Caries Transmission Prevention in Alaska Native Infants

This study has been withdrawn prior to enrollment.
Information provided by:
University of Washington Identifier:
First received: August 15, 2003
Last updated: April 21, 2010
Last verified: April 2010

The purpose of this study is to conduct a community based, randomized control trial to determine if the use of chlorhexidine mouth rinse and xylitol-sweetened chewing gum will reduce the vertical transmission of caries between Alaska Native mothers to their infants.

Condition Intervention Phase
Dental Caries
Drug: Chlorhexidine mouth rinse
Drug: Xylitol chewing gum
Phase 3

Study Type: Interventional
Study Design: Allocation: Randomized
Endpoint Classification: Efficacy Study
Intervention Model: Single Group Assignment
Masking: Double-Blind
Primary Purpose: Prevention
Official Title: Northwest Alaska Center to Reduce Oral Health Disparity Project 2: Caries Transmission Prevention in Alaska Native Infants

Further study details as provided by University of Washington:

Estimated Enrollment: 250
Study Start Date: April 2003
Estimated Study Completion Date: July 2006
Detailed Description:

Alaska Native children are disproportionately affected by early childhood caries, compared to all U.S children. Dental care needs for adults and children in rural Alaska far exceed the acute care and prevention resources available. As a result, there is a high level of dental morbidity present among adults that likely contributes to early transmission of mutans streptococci (MS) from adult caregivers to infants in the household. Furthermore, the cultural practice of pre-mastication of solid food for infant feeding amplifies the transmission of oral secretions from adult to child. The prevention of early MS acquisition and subsequent caries in infants and toddlers requires efforts starting at birth. Since Alaska Natives are a rural population at high risk for caries, interruption of vertical transmission of MS using a combination of improved oral hygiene practices, and topical antimicrobials and bacteriostatic agents may be an ideal prevention strategy for childhood caries. Chlorhexidine and xylitol are two agents that have been shown to reduce dental decay and MS counts.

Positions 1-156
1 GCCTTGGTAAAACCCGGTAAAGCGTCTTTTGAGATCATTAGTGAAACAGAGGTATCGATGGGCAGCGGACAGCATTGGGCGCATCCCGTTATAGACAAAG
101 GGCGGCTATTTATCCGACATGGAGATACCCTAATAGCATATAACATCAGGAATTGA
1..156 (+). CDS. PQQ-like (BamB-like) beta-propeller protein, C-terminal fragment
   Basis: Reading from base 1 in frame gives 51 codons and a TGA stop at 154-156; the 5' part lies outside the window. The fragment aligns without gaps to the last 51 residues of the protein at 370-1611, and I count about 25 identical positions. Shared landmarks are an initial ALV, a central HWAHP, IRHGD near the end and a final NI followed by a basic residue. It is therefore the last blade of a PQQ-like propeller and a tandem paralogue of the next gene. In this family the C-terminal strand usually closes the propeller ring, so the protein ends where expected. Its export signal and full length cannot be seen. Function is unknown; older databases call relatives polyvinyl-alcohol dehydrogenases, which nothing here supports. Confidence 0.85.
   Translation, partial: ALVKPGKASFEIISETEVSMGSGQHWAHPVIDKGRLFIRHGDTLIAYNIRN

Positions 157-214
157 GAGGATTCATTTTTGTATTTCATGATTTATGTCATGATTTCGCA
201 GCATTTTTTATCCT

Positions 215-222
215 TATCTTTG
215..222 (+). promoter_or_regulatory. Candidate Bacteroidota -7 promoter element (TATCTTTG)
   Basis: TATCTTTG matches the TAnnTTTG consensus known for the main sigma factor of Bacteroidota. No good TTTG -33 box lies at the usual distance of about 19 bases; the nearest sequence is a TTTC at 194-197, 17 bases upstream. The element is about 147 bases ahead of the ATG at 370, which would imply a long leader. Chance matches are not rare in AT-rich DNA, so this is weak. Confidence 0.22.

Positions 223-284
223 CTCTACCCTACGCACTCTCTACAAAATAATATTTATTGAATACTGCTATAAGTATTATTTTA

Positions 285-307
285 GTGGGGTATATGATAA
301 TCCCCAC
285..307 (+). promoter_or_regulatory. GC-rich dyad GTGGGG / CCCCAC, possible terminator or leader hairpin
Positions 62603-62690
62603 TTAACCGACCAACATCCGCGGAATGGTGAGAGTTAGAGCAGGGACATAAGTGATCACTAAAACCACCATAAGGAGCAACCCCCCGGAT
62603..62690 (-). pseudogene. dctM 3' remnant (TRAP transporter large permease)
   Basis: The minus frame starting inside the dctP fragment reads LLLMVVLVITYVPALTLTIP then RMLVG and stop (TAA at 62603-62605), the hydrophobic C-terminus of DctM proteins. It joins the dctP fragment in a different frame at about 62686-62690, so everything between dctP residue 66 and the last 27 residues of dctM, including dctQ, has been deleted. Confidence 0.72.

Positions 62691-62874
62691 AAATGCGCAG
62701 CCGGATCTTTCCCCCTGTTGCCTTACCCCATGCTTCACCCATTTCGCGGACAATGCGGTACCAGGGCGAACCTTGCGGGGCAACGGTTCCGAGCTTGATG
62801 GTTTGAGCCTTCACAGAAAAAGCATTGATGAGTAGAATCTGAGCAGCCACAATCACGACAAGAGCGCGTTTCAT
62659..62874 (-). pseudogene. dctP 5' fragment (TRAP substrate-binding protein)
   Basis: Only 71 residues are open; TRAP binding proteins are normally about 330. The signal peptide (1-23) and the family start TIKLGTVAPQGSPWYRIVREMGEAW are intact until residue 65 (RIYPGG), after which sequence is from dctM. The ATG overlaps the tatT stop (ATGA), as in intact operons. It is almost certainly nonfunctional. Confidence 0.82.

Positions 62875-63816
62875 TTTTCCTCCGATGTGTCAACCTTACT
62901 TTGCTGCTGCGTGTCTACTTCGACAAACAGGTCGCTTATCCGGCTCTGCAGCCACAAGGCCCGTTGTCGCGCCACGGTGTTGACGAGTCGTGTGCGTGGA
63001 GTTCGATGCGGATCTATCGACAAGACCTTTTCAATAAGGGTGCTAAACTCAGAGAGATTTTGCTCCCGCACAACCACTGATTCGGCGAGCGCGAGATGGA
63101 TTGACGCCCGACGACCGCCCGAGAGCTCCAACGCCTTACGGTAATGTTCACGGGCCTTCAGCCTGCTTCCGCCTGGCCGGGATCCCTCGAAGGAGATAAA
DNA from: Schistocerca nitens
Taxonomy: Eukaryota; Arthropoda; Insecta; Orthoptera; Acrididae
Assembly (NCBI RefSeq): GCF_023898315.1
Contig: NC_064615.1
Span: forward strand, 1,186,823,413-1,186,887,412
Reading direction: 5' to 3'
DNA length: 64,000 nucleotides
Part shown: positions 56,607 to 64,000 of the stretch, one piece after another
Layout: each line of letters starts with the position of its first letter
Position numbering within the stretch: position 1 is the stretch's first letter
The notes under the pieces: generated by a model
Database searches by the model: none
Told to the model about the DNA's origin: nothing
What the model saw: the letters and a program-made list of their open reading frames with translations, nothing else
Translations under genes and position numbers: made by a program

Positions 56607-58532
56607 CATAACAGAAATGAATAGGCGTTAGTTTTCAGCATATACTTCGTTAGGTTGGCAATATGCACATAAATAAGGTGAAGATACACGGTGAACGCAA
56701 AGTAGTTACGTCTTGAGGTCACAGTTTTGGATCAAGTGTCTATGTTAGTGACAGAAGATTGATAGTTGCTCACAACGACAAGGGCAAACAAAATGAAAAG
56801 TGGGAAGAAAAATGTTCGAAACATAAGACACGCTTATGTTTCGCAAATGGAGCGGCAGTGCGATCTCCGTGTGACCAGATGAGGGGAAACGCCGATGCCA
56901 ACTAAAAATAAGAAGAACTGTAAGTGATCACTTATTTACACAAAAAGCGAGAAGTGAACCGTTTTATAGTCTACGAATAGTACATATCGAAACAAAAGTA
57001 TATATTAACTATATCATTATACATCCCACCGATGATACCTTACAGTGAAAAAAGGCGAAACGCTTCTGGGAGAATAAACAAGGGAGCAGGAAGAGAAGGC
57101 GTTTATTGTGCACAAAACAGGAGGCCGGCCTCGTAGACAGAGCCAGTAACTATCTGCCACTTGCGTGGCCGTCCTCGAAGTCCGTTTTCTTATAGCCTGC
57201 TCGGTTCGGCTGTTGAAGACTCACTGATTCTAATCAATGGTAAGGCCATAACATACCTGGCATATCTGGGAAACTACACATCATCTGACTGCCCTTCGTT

The specific aim of this proposal is to conduct a community based, randomized blinded trial to determine if the serial use of chlorhexidine and xylitol will reduce the vertical transmission of caries between Alaska Native mothers and infants. We hypothesize that a two week period of twice-daily chlorhexidine mouthwash use prior to delivery, followed by a subsequent two year period of maternal xylitol gum use, will lead to a significant reduction in the age-specific prevalence of early childhood caries at 12 and 24 months of age among the offspring of mothers in the intervention group, compared to control group mothers. We also hypothesize that, compared to controls, mothers and children in the intervention group will have significant reductions in oral MS counts at each follow-up interval.

If proven successful, this intervention could have a significant impact on the prevalence of caries among young Alaska Native children and other population groups at high risk for childhood caries.


Genders Eligible for Study:   Female
Accepts Healthy Volunteers:   Yes
  • primiparous or multiparous pregnant Alaska Native mothers of all ages
  • in the last month of pregnancy
  • reside in the health service delivery area of the native health corporation, in one of the communities with the highest birth counts from 2002
  • eligible for obstetric care from the health corporation
  • plan to give birth to their infant in a specified city of Alaska
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Please refer to this study by its identifier: NCT00067340

United States, Washington
University of Washington
Seattle, Washington, United States, 98195
Sponsors and Collaborators
University of Washington
Principal Investigator: David Grossman, MD MPH University of Washington
  More Information

No publications provided Identifier: NCT00067340     History of Changes
Other Study ID Numbers: NIDCR-142541, U54DE014254
Study First Received: August 15, 2003
Last Updated: April 21, 2010
Health Authority: United States: Federal Government processed this record on March 26, 2015